• Unknown Parents: When one or both parents are unknown, you cannot build clusters off of known relatives. However, clusters will help in the process of identifying those unknown parents. Start with the top match in the 1C-2C range. Build a cluster around shared matches. Repeat for all other members of the cluster. Then, take the first match not in the first cluster and build a cluster around them.
  • Endogamy, Pedigree Collapse, and Multiple Relationships. In cases of endogamy (a population which has been physically or socially isolated for hundreds of years), pedigree collapse (the same ancestors appear multiple times in the same tree) or when you are related in multiple ways to your matches, it can be difficult to create clearly defined clusters. Learn more about these kinds of situations and how to work with your DNA matches here, here, here, or here.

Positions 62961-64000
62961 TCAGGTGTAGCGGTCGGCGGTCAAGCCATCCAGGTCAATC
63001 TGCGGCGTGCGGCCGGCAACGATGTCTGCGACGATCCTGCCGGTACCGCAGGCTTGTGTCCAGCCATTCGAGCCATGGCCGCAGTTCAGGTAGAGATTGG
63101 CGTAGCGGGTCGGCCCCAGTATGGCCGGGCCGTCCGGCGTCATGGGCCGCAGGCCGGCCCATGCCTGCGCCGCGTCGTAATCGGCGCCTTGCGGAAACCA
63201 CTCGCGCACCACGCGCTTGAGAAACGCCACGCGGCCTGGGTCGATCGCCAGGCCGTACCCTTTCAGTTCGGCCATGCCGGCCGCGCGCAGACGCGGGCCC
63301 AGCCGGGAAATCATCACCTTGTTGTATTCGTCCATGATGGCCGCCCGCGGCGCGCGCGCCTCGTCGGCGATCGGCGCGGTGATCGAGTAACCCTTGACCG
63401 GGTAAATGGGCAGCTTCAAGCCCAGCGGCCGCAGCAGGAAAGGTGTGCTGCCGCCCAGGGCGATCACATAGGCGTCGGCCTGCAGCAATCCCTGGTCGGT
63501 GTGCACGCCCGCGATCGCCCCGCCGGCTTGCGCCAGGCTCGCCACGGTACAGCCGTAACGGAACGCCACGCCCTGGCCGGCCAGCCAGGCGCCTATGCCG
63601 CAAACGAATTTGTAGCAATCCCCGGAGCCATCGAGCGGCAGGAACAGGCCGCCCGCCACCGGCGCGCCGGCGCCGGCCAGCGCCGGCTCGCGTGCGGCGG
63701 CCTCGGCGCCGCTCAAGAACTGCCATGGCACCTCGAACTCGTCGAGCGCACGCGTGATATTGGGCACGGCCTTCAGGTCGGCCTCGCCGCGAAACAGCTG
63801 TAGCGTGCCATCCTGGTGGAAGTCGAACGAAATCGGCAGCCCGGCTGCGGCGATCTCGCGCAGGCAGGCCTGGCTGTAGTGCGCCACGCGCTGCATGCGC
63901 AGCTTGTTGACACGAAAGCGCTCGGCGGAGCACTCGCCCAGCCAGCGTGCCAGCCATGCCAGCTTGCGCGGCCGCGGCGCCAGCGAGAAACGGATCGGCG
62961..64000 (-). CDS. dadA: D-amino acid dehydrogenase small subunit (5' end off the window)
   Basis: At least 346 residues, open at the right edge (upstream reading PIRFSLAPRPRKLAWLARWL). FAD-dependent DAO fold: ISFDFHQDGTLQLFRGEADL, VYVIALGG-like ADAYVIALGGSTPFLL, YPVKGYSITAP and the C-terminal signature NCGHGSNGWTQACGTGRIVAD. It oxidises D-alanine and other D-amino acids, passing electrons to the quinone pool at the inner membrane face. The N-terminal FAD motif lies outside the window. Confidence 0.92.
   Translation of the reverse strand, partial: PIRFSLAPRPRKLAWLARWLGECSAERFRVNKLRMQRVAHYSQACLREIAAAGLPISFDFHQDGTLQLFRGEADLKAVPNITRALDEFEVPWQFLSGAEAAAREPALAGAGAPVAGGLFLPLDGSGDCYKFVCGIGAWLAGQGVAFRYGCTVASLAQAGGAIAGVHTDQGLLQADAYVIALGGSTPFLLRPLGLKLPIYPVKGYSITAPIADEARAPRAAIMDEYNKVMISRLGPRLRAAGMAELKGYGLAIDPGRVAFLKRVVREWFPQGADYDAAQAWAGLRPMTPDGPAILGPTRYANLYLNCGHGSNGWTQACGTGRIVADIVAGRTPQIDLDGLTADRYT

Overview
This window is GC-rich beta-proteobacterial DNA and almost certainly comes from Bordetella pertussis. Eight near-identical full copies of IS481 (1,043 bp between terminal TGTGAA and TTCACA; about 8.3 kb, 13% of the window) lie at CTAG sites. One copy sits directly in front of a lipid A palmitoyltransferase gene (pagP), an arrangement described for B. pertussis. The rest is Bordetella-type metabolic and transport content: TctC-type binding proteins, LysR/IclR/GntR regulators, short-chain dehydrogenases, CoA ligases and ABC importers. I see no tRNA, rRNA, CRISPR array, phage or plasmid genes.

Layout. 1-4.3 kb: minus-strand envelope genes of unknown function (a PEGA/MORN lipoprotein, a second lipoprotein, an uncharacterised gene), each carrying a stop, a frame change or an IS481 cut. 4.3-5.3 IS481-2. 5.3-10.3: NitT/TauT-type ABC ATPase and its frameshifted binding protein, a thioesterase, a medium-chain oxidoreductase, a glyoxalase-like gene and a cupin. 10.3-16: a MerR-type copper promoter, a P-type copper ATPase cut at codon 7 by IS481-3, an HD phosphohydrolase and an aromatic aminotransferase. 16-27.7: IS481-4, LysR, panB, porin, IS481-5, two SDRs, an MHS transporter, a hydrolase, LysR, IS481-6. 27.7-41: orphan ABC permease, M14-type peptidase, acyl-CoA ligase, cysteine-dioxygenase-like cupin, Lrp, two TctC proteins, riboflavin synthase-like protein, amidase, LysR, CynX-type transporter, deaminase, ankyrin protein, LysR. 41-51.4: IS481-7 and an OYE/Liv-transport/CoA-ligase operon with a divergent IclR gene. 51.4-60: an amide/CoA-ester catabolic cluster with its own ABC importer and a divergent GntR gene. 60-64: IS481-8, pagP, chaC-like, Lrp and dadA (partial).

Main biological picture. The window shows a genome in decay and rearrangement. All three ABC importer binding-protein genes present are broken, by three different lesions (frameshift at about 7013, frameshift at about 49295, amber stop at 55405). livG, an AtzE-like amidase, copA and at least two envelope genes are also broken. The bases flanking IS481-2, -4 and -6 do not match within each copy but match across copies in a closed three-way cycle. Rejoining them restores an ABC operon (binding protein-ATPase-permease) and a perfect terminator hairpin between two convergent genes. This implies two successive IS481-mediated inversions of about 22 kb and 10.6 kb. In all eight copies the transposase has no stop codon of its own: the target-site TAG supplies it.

• Matches in Multiple Clusters: When matches unexpectedly appear in multiple clusters, it may be for a number of different reasons. First, the match may descend from a much closer ancestor but be several generations further removed. Second, the match may be related in more than one way. For example, a match can be related on both your father's side of the family and mother's side of the family. Third, the match may appear in one of the clusters because it is a false positive as the DNA company reports them as a shared match if they share DNA with both you and the match you are working with whether or not they are related on the same line.